Find out which factors influence bid-ask spread width. Learn why some stocks have large spreads between bid and ask prices, ... Read Answer >>
  2. What are some examples of financial spread betting?

    Learn how financial spread betting is done, and see examples of some of the ways that investors can use spread betting as ... Read Answer >>
  3. What are the biggest risks involved with financial spread betting?

    Learn about financial spread betting, the risks involved with spread betting and the dangers of placing financial spread ... Read Answer >>
  4. How do I set a strike price in an options spread?

    Find out more about option spread strategies, and how to set the strike prices for bull call spreads and bull put spreads ... Read Answer >>
  5. What's the difference between a credit spread and a debt spread?

    Learn about debit and credit option spread strategies, how these strategies are used, and the differences between debit spreads ... Read Answer >>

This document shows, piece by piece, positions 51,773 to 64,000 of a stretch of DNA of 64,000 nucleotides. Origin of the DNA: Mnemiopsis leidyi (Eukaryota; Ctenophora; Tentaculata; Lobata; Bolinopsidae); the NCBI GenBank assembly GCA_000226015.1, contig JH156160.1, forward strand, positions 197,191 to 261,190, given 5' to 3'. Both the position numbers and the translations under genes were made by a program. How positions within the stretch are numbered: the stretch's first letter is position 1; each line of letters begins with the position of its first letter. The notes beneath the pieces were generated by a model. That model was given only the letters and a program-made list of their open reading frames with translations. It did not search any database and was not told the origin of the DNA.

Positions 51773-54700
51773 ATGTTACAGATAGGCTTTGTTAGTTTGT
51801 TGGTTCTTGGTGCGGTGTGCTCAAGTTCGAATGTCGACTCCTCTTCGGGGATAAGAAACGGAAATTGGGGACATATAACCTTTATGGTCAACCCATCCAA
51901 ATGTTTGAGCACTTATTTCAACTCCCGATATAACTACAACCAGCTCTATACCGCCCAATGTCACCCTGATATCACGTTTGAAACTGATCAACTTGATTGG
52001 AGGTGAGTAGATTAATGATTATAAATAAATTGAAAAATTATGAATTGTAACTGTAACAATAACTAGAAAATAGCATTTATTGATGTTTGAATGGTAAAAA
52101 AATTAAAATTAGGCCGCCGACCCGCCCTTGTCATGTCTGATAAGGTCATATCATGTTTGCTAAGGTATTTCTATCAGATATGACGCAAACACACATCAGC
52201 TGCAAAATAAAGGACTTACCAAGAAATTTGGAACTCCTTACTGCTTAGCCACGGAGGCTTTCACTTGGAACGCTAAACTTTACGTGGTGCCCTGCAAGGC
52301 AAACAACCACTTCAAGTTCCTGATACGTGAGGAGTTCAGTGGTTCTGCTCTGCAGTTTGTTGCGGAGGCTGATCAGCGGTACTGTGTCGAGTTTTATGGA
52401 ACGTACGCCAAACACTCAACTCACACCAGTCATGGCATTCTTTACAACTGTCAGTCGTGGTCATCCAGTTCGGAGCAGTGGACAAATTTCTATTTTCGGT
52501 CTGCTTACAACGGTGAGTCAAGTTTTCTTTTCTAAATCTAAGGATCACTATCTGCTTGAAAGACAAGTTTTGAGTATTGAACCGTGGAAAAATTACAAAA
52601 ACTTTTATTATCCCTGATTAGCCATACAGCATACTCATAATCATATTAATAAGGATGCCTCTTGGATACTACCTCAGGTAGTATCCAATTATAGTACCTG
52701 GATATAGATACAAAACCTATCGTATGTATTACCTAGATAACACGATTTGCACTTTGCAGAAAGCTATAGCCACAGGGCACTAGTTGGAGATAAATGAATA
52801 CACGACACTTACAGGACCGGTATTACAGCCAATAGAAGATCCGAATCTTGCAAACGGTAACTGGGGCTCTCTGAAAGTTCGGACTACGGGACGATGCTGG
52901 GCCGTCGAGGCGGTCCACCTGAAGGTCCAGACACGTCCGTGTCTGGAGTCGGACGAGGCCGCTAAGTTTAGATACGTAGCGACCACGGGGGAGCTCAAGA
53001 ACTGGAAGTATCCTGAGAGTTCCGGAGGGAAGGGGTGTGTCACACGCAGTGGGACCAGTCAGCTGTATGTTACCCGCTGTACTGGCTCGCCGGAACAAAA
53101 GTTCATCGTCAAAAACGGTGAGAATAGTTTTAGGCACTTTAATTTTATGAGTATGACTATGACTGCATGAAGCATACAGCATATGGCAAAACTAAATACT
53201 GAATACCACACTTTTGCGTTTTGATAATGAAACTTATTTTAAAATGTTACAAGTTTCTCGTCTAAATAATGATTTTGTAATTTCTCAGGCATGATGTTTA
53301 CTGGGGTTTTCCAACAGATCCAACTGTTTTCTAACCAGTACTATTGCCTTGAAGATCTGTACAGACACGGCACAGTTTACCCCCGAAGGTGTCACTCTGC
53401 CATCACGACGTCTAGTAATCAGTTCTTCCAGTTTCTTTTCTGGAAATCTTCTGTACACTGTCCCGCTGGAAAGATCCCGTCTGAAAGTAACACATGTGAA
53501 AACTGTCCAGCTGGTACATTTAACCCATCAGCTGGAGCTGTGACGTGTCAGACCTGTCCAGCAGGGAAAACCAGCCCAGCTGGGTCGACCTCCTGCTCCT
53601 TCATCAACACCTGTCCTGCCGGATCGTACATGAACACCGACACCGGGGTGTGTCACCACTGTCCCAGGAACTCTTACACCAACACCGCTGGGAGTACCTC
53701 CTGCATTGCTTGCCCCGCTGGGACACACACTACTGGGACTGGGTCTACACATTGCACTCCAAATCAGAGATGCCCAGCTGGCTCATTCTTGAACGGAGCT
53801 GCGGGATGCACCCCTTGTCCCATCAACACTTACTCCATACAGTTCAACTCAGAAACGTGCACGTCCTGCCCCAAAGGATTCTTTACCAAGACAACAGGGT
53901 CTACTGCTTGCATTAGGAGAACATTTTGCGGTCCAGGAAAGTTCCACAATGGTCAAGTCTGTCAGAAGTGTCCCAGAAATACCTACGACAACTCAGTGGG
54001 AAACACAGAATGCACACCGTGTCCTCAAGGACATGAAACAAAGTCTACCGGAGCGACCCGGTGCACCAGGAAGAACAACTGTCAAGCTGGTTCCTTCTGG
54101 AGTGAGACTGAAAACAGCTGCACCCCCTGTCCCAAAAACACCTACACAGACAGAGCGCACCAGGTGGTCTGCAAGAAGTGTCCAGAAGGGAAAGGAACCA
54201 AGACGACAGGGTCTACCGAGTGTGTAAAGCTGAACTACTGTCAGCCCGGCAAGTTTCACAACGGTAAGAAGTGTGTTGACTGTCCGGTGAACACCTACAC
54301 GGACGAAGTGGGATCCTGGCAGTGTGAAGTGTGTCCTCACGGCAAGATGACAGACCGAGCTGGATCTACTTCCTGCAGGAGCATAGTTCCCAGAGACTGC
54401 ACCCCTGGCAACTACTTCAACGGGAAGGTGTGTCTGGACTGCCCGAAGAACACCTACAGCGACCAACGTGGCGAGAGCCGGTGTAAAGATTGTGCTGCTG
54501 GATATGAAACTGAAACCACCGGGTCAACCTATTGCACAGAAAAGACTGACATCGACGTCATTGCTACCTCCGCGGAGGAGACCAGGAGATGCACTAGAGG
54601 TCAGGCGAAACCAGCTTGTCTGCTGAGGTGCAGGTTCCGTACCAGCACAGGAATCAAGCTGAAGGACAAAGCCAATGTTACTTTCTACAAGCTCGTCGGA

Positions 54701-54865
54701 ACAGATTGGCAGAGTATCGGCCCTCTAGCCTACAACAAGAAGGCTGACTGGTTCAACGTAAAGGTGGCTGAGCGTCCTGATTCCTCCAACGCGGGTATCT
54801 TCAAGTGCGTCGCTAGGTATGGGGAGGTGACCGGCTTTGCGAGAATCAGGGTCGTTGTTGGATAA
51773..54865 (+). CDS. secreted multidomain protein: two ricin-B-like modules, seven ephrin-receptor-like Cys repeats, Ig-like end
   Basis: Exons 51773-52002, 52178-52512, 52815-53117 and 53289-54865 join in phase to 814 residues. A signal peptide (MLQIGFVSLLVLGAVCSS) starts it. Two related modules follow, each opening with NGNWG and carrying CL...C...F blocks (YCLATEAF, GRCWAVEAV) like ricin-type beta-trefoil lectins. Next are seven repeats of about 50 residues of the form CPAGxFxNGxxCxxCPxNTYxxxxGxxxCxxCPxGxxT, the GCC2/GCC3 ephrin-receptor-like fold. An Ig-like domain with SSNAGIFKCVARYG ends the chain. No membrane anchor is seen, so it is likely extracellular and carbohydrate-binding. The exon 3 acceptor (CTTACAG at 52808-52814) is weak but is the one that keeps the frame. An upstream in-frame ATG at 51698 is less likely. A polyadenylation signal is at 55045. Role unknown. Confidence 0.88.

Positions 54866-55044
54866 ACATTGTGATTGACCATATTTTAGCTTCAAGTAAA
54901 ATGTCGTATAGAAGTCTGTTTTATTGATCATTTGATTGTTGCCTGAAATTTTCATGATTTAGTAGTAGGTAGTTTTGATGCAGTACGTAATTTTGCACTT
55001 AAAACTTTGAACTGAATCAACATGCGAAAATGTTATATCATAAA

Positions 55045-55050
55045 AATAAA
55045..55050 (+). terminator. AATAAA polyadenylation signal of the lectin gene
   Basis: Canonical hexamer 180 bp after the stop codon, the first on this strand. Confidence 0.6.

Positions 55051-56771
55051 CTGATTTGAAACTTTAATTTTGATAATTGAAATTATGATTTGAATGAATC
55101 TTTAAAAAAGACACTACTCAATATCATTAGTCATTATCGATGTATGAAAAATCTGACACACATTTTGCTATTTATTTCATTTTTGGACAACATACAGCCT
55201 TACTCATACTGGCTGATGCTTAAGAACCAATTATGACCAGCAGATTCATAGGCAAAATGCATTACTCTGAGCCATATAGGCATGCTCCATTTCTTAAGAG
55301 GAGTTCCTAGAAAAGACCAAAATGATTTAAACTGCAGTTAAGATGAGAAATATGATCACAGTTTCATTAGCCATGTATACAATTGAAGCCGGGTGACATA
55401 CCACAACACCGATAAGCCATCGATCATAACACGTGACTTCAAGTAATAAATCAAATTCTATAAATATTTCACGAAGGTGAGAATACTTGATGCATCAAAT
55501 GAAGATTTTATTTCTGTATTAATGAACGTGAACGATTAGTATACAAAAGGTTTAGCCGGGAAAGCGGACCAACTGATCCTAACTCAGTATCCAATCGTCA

6. What types of stocks have a small difference between bid and ask prices?

    Learn more about bid-ask spreads and why stocks with high levels of liquidity and low levels of volatility usually have narrow ... Read Answer >>
Hot Definitions
  1. Cyclical Stock

    An equity security whose price is affected by ups and downs in the overall economy. Cyclical stocks typically relate to companies ...
  2. Front Running

    The unethical practice of a broker trading an equity based on information from the analyst department before his or her clients ...
  3. After-Hours Trading - AHT

    Trading after regular trading hours on the major exchanges. The increasing popularity of electronic communication networks ...
  4. Omnibus Account

    An account between two futures merchants (brokers). It involves the transaction of individual accounts which are combined ...
  5. Weighted Average Life - WAL

    The average number of years for which each dollar of unpaid principal on a loan or mortgage remains outstanding. Once calculated, ...
  6. Real Rate Of Return

    The annual percentage return realized on an investment, which is adjusted for changes in prices due to inflation or other ...
Trading Center